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"The ability to influence with disproportional effect on the outcome of all kinds of political affairs compared to someone not active in IT, the ability to reach large numbers of people, the ability to pull on very long levers, far longer than you’d normally be able to achieve comes with some obligations."

If this is true, then "some obligations" would almost certainly include a reluctance to abuse those long levers or alienate a large swath of users. Power ought to be used responsibly.

Back to reality, though, the reason why hackers and other tech-minded folk are averse to politics is the exacy reason why they're hackers: because politics is about as far away from the hacker ethic as possible. It'd be like asking a racecar driver to take up an interest in gardening; yeah, some NASCAR drivers can probably grow one hell of a vegetable patch, but it ain't exactly something one could or should expect them to do.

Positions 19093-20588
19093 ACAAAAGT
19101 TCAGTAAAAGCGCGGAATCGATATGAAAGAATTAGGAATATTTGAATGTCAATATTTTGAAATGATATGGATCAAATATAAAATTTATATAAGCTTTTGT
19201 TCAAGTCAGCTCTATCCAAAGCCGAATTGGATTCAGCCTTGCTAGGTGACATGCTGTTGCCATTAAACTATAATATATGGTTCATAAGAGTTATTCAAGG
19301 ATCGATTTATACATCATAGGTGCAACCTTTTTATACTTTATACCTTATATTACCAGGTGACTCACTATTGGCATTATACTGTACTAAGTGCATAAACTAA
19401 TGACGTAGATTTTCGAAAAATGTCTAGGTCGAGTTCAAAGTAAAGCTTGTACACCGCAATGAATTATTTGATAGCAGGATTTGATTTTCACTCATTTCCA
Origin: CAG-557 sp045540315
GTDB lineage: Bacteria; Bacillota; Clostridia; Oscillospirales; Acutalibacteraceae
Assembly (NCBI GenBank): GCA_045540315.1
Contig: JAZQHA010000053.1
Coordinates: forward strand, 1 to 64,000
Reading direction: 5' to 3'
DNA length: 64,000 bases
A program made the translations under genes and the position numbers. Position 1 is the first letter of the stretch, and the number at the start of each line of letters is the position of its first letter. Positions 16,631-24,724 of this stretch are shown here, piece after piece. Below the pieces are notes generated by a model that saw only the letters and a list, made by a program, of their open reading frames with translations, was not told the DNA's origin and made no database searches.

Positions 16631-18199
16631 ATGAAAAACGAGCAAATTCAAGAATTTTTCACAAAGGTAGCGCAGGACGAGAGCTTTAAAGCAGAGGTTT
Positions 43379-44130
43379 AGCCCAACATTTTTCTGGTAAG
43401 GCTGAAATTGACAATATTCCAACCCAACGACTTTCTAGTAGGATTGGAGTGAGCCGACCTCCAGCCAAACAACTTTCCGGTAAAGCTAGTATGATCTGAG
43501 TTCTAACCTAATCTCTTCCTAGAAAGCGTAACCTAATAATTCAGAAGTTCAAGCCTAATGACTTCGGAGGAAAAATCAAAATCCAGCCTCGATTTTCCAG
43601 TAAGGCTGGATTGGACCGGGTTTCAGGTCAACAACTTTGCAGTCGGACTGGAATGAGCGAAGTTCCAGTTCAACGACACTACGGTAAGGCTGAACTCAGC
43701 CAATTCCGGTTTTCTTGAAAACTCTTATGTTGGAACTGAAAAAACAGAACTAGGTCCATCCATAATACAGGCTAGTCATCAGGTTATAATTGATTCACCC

Hackers would rather focus on being immune to politics. It should be no surprise, then, that they tend gravitate toward things like cryptocurrencies and other technologies resistant to governmental control (or providing a means for such resistance).

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